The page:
“I want to be revered. I want to be an elder; I want to be an elderess. I have some things to talk about and say and help.”
This sentiment resonated with me on a very deep level, because I had never heard any woman talk about aging in this way. I’ve seen gorgeous, brilliant girlfriends behave as if turning 25 is the end of the world. I’ve watched successful women lose their confidence as they aged, because they felt as if their best years were over, even while they entered some of the most productive years of their lives. The idea of a woman as an elder seemed radical and awesome. It unearthed a desire inside of me for the leadership of women elders, not just the women in my own life, who I think I had never learned to see that way, but for elders who spoke to things that mattered to me on a larger scale. And that’s exactly where I’ve found the most comfort post-election.
Writing for The Guardian just two days after the election, Gloria Steinem pointed out that “Electing one African American president and nominating one potential female president was only a beginning”, reminding us that the struggle for equality is a long game.
In an appearance on Chelsea Handler’s weekly talk show on Netflix, California senator Barbara Boxer implored viewers to move forward, to “fight even harder for our country.”
In an insightful essay for the New Yorker, Toni Morrison unveiled the fear driving some of those angry Trump voters:
“So scary are the consequences of a collapse of white privilege that many Americans have flocked to a political platform that supports and translates violence against the defenseless as strength. These people are not so much angry as terrified, with the kind of terror that makes knees tremble.”
And while I don’t want to harp on age as a crucial determinant of wisdom (I recently removed several of the aforementioned female Trump voters from my Facebook feed whose superior age did not translate to superior wisdom or kindness, in my opinion), I think millennial women have a lot to gain from connecting with non-millennial women. And they want to connect to us. Just a few days before the election, Sallie Krawcheck, CEO of Ellevest and Chairman of the Ellevate Network, wrote A Letter to Young Women, in the Age of Trump urging us to own our power in the workplace by standing up to workplace gender discrimination.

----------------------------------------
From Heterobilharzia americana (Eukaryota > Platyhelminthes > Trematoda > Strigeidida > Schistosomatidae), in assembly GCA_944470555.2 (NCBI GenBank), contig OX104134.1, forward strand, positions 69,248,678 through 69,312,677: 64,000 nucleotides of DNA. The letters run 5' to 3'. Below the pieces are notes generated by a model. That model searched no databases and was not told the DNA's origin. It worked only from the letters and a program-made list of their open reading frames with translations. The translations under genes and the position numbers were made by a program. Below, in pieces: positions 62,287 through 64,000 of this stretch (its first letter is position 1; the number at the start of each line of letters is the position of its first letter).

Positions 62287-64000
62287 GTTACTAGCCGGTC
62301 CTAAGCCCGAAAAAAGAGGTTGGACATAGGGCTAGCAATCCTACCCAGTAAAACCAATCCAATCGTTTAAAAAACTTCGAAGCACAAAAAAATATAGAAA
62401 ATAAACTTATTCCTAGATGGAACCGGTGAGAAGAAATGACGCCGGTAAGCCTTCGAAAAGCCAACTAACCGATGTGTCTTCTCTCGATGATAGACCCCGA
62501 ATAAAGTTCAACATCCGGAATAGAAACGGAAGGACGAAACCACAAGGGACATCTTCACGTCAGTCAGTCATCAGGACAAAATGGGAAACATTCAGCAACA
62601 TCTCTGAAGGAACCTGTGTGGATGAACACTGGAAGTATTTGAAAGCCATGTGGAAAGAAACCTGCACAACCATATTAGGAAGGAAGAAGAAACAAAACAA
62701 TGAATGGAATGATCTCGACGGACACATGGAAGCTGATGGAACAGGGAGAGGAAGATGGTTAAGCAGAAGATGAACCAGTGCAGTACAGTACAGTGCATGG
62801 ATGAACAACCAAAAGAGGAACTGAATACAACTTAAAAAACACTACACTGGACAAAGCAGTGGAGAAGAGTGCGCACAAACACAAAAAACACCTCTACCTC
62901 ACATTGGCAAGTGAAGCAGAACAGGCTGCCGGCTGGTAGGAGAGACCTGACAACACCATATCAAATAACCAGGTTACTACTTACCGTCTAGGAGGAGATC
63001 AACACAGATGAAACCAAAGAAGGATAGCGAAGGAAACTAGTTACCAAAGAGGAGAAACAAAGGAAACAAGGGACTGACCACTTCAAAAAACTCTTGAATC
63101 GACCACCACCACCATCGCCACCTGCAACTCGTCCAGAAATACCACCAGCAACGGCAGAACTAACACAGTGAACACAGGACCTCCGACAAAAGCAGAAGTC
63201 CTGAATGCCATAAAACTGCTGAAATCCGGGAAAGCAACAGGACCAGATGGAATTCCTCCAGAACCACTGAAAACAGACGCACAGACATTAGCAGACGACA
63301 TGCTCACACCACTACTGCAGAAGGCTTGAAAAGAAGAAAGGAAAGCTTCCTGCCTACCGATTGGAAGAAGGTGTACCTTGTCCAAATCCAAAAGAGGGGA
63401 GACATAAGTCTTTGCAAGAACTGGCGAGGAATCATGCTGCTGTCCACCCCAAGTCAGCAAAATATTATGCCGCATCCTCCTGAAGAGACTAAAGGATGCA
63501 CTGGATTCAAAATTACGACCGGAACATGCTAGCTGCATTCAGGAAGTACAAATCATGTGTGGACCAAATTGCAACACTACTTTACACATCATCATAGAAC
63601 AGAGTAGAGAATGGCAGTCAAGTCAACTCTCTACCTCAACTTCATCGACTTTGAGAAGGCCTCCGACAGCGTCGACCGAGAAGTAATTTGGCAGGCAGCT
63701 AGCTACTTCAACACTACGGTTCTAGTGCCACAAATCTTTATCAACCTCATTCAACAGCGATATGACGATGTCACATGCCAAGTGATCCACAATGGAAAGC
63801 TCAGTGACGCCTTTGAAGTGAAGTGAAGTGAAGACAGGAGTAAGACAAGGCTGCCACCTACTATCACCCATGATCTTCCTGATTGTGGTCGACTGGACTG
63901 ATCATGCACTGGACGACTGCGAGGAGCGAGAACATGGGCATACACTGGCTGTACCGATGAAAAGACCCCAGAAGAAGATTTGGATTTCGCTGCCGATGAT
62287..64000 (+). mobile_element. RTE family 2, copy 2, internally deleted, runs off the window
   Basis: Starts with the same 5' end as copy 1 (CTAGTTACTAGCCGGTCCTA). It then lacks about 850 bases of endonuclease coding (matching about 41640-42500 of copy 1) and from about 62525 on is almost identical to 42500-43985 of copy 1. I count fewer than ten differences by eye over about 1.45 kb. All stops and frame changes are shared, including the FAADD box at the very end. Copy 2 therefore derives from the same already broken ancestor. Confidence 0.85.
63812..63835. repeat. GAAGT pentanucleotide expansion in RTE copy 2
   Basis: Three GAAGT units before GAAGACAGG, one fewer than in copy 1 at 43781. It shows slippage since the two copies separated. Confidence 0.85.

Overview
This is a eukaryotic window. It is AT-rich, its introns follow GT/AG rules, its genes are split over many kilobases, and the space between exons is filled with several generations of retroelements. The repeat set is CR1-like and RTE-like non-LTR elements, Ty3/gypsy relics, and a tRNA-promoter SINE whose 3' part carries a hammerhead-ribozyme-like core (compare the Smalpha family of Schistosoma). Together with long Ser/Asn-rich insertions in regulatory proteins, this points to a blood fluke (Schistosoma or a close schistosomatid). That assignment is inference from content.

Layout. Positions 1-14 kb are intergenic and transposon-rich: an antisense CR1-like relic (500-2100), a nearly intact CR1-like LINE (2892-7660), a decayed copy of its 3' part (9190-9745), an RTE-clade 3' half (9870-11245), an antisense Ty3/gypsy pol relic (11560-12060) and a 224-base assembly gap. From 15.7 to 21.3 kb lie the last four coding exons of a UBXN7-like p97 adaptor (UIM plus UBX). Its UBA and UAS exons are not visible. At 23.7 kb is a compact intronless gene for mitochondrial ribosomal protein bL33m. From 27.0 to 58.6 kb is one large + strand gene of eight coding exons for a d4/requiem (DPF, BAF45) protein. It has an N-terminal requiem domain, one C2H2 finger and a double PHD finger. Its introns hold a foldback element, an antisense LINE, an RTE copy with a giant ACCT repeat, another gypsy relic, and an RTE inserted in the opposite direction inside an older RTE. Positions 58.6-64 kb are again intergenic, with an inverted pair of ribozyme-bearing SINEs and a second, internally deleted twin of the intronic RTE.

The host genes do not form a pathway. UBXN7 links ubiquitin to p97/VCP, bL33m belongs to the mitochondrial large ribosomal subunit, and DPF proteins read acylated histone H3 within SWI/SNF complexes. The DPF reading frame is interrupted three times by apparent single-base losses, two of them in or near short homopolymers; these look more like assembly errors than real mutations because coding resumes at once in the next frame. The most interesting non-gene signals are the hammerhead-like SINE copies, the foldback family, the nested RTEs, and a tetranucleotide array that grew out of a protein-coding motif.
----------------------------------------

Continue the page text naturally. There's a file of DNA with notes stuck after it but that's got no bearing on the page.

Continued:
These women have experiences and perspectives that can serve as a resource as we figure out how to move forward, because many of them have been here before. They’ve watched presidents either ignore women’s issues as unimportant or address them in ways that ignore the reality of women’s experiences. They’ve been passed over for jobs and interrupted in board rooms. And while I don’t want to promote negativity, because I genuinely believe that we can work to make things better, those millennial women who have yet to experience those things are very likely to, and soon. But we can arm ourselves with the wisdom of women who have already experienced those things, and learned to thrive in and change the environments that women are disregarded in.
As we connect, as we engage in consciousness-raising and awaken to deeper truths, let us remember that just as times like this have come before, they are likely to come again. If we are lucky, what we do moving forward will be a model for future generations who face opposition for attempting to build a more inclusive world, with institutions that reflect the diversity of the people they serve.
No matter our political affiliations or leanings, if we let anger and resentment guide our words and our actions, we will propagate division in the future. But if we move forward with compassion, even for those who have brought about the current state of affairs, we will foster the courage that will bridge those divides. We may even get to become elders ourselves someday.
This column is informed by the belief that an honest and brave conversation about what it means to be a woman is vital to understanding what it means to be a human. Its scope is temporal but its ambition is to discern the essential. Above all, it seeks to connect Milk readers to each other and the world around them. Email Jennimaria with corrections, questions, comments, and suggestions at firstname.lastname@example.org.